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PAHO/WHO to Support Governments of the Americas in the Development of eHealth Public Policies

Washington, D.C., 27 September 2011 (PAHO/WHO) - The Pan American Health Organization/World Health Organization (PAHO/WHO) will support countries in the hemisphere in developing public policies in the areas of health information and communication technologies, also known as eHealth, as part of a strategy approved today by PAHO's 51 st Directing Council.

The eHealth strategy seeks to improve access to and quality of health services through the use of information and communication technologies (ICTs). Among other things, these technologies are expected to increase efficiency in the use of time and resources and improve inputs for complex decision-making, including for patient diagnosis and treatment.



The new eHealth strategy will promote, among others, the use of: electronic medical records (or electronic health records); teleHealth, which involves the delivery of health services using ICTs, specifically where geographical distance presents a barrier to health care; mHealth, which employs mobile devices such as cellular phones and wireless patient-monitoring devices for medical purposes; eLearning, to increase access to distance education; continuing education for health professionals utilizing ICTs; and interoperability and standardization, which promotes compatibility between different technologies and the use of common eHealth standards.

PAHO Director Dr. Mirta Roses said the new strategy would help consolidate regional eHealth initiatives, prevent duplication of efforts, and ensure optimal use of human and financial resources. She said the strategy had been developed in consultation with institutions including the Economic Commission for Latin America and the Caribbean (ECLAC), the Latin American and Caribbean Economic System (SELA), and the Organization of American States (OAS).

PAHO's Area Manager for Knowledge Management and Communication, Marcelo D'Agostino, said it was important to develop new norms and standards to ensure interoperability and to facilitate information exchange at the national and international levels. He also said eHealth technologies allow doctors and patients to relate in new ways. "We need to work with other agencies and institutions responsible for technological infrastructure to ensure access" to information and knowledge technologies, he added.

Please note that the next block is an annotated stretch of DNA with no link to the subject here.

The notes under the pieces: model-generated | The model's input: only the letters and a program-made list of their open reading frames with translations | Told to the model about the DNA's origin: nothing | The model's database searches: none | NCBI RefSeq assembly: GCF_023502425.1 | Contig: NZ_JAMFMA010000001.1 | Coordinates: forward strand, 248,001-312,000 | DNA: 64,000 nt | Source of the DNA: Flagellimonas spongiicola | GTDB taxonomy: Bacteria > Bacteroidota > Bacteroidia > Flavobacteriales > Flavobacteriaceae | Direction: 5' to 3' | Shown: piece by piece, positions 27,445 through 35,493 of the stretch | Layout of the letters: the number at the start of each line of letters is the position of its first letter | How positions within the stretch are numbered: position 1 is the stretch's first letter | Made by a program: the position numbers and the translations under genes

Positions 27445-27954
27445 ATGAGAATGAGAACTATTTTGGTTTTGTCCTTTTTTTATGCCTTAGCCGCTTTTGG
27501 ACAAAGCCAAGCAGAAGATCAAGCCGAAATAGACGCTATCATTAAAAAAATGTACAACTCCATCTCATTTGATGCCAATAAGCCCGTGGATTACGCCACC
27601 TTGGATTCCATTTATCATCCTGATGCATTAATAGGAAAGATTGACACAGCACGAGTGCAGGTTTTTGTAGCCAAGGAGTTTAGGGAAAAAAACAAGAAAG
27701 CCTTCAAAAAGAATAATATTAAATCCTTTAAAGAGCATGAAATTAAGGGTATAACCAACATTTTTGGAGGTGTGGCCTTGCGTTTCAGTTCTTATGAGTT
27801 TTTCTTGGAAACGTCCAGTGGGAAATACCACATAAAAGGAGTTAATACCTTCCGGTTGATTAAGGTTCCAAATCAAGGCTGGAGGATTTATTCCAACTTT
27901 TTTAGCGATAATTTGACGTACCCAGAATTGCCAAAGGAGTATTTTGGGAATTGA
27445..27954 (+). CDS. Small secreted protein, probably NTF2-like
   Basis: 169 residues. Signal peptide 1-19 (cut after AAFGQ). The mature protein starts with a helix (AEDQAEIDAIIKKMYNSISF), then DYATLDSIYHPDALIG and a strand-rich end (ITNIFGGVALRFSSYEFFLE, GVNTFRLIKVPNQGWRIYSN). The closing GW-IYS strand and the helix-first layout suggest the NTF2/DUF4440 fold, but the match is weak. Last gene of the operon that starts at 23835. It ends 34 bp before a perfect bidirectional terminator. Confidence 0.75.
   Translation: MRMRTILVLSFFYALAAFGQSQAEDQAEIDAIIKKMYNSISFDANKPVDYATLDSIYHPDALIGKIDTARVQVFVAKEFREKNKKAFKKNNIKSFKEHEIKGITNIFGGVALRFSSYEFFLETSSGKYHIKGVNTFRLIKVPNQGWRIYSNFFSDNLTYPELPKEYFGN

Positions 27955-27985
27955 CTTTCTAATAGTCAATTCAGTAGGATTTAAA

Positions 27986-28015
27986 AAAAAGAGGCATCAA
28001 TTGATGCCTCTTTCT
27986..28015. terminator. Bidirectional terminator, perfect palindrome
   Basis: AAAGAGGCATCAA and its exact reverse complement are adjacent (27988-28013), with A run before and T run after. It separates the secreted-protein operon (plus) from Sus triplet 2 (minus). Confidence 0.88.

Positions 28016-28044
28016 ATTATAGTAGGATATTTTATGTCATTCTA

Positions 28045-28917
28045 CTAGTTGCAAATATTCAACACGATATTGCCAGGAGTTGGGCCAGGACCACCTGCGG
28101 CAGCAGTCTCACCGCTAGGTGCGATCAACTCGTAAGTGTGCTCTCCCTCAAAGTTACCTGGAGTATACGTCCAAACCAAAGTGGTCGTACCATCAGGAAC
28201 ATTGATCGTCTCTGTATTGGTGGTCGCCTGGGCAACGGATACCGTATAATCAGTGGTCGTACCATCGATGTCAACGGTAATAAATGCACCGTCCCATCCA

Several challenges persist in the Americas regarding the implementation of eHealth practices: broad segments of the population have only limited access to health services and lack sufficient human and financial resources as well as infrastructure. At the same time, access to ICTs varies across countries and population groups.

A survey carried out by PAHO in 2010 in 19 countries showed that 68 percent of respondents considered eHealth to be a priority on their national agendas, and 47 percent said policies or strategies on the use of ICTs in the health sector have already been adopted.

The strategy and plan of action on eHealth adopted today by ministers of health includes the following objectives:

  • Support and promote the development, implementation, and evaluation of eHealth public policies in the countries of the Americas.
  • Improve organizational and technological infrastructure to facilitate the incorporation of eHealth policies.
  • Identify a legal framework that supports the use of health information and communication technologies and facilitates electronic sharing of clinical information at the national and regional levels. This legal framework will promote the validity of telemedicine activities and ensure the protection of personal data.
  • Promote the use of epidemiologic surveillance services through the use of ICTs.
  • Promote and facilitate horizontal cooperation among countries in developing a digital health agenda for the Region.
  • Foster intersectoral cooperation within and between countries and establish electronic mechanisms for sharing best practices, regional resources, and lessons learned.
  • Promote training in health information and communication technologies in universities and among health professionals.
  • Provide reliable, quality information on health education and disease prevention to health professionals and the population at large.

PAHO was established in 1902 and works with all the countries of the Americas to improve the health and quality of life of the people of the Americas. It also serves as the Regional Office for the Americas of the World Health Organization (WHO).

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